DelFly Nimble: Insect-like flying drone from Delft University could monitor stock in warehouses

DelFly Nimble: Insect-like flying drone from Delft University could monitor stock in warehouses

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One cannot deny the fact that our mother nature has always inspired human achievements and has led to useful materials, tools, methods, systems, and many advantages. This very process of imitating nature’s practices, procedures and mechanisms are called Biomimetics.

It’s worth mentioning here that, the term biomimetics, was coined by Otto H Schmitt in 1969. At present, there are lots of examples such as the use of fins for swimming, airplanes have wings, just like birds and many others.

DelFly Nimble – a superior-agile robot with a quad-wing flapping system

From this perspective, the Delft University of Technology, based out of the Netherlands has created a flying drone with the flight behaviour characteristics of insects. Called as DelFly Nimble, it has an agile design capable of flying in any direction – up, down, forward, backward or sideways.

Nimble can control three axes of flight similar to an insect.

Having said that, it is controlled through insect-inspired adjustments of motion of its two pairs of flapping wings. In addition to that, the lack of the tail makes the DelFly Nimble less vulnerable to damage and highly agile, allowing operation outdoors  during light winds.

Some numbers your reference!

This insect-like drone weighs just 29 grams and measures 33 cm in a wingspan. It can fly for more than 5 minutes on a fully charged battery with a range of more than 1 km. This drone has a thrust-to-weight ratio of more than 1.3 and is capable of carrying an additional payload of up to 4 grams. Moreover, at full throttle, the robot reaches a top speed of 7 m/s (~25 km/h).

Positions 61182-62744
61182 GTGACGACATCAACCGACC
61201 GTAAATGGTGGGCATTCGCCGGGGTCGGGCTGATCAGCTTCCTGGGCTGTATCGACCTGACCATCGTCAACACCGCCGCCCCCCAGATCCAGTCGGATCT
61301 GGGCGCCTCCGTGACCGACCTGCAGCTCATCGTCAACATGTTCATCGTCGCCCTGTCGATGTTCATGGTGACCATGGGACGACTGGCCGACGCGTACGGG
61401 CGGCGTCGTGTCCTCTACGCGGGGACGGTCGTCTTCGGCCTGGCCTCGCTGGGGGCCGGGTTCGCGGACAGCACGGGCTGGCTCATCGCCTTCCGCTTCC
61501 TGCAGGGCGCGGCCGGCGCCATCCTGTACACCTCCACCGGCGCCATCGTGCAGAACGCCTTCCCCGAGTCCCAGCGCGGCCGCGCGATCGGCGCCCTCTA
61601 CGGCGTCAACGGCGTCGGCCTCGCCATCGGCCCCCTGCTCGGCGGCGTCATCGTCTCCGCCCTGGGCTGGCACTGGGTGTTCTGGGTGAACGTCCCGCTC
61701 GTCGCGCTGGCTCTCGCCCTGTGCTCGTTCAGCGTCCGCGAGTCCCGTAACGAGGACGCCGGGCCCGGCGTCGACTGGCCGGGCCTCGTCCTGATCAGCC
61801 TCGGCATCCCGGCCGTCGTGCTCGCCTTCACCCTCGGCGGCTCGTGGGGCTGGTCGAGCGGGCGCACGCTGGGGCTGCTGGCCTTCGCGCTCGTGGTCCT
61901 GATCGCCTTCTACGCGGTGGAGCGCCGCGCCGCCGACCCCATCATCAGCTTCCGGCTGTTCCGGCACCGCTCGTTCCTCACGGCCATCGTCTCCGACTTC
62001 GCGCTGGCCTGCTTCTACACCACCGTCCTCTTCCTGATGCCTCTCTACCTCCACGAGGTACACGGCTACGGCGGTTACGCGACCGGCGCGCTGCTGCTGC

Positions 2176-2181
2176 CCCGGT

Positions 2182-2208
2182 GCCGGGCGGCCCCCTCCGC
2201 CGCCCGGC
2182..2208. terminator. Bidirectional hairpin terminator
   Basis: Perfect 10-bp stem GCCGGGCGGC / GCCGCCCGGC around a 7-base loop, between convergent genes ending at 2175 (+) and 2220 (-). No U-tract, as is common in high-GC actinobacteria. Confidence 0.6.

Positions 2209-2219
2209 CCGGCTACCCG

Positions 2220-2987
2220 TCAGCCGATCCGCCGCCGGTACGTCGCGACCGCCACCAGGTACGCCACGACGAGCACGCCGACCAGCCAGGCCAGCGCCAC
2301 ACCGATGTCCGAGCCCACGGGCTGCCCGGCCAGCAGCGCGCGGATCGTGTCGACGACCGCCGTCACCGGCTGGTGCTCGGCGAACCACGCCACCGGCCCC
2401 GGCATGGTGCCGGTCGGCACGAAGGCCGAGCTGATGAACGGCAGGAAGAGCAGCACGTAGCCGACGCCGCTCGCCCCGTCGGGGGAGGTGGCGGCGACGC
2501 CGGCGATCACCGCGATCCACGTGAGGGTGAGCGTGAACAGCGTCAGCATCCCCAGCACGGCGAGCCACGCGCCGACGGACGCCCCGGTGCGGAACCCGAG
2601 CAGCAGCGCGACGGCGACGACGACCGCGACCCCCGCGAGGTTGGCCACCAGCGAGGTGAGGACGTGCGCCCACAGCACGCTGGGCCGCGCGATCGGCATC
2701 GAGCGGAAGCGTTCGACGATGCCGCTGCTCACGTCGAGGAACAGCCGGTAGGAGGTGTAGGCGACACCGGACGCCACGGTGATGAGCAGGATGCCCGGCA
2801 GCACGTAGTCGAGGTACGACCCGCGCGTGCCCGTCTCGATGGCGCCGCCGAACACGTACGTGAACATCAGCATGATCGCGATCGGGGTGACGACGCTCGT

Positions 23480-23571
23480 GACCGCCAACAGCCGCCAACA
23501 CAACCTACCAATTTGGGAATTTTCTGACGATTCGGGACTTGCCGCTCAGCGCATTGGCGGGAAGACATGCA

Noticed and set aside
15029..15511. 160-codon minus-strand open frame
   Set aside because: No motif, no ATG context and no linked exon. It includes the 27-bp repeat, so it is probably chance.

Technical stuff ahead!

Similar to insects, the forward/backward, sideways flight is achieved by pitching and rolling the robot’s body into the respective direction. In order to control the body orientation, the robot needs to produce torques around the three orthogonal body axes. In this sense, the robot is equipped with two, independent, flapping mechanisms, one for each wing pair on the sides of the robot.

These are complemented with two rotary servo actuators, one adjusting the dihedral angle by altering the relative orientation of the two flapping mechanisms, and the other actuating the tips of the left and right wing-pair roots.

Rolling is achieved by driving the two wing pairs at different flapping frequencies, which results in a thrust difference creating the torque around the roll axis. Pitch torque is produced by adjusting the dihedral angle (central line of the flapping wings), which shifts the wingbeat-average thrust vectors of the two wing pairs forward or backwards, with respect to the centre of mass.

Fly free and fast

According to the company, the DelFly Nimble drone is ready for real-world applications and tasks. Reportedly, Professor Guido de Croon of Micro Air Vehicle Laboratory said that these drones could be used to monitor stock in warehouses. On the other hand, this opens up a new way of possibilities to study insect flight dynamics and manoeuvres.

Biology as a model

Emulating nature’s mechanisms offers a humongous potential for the improvement of our life and tools we use. With that being said, we humans are making a significant effort to mimic nature, which results in reaching levels of advancements in various fields.

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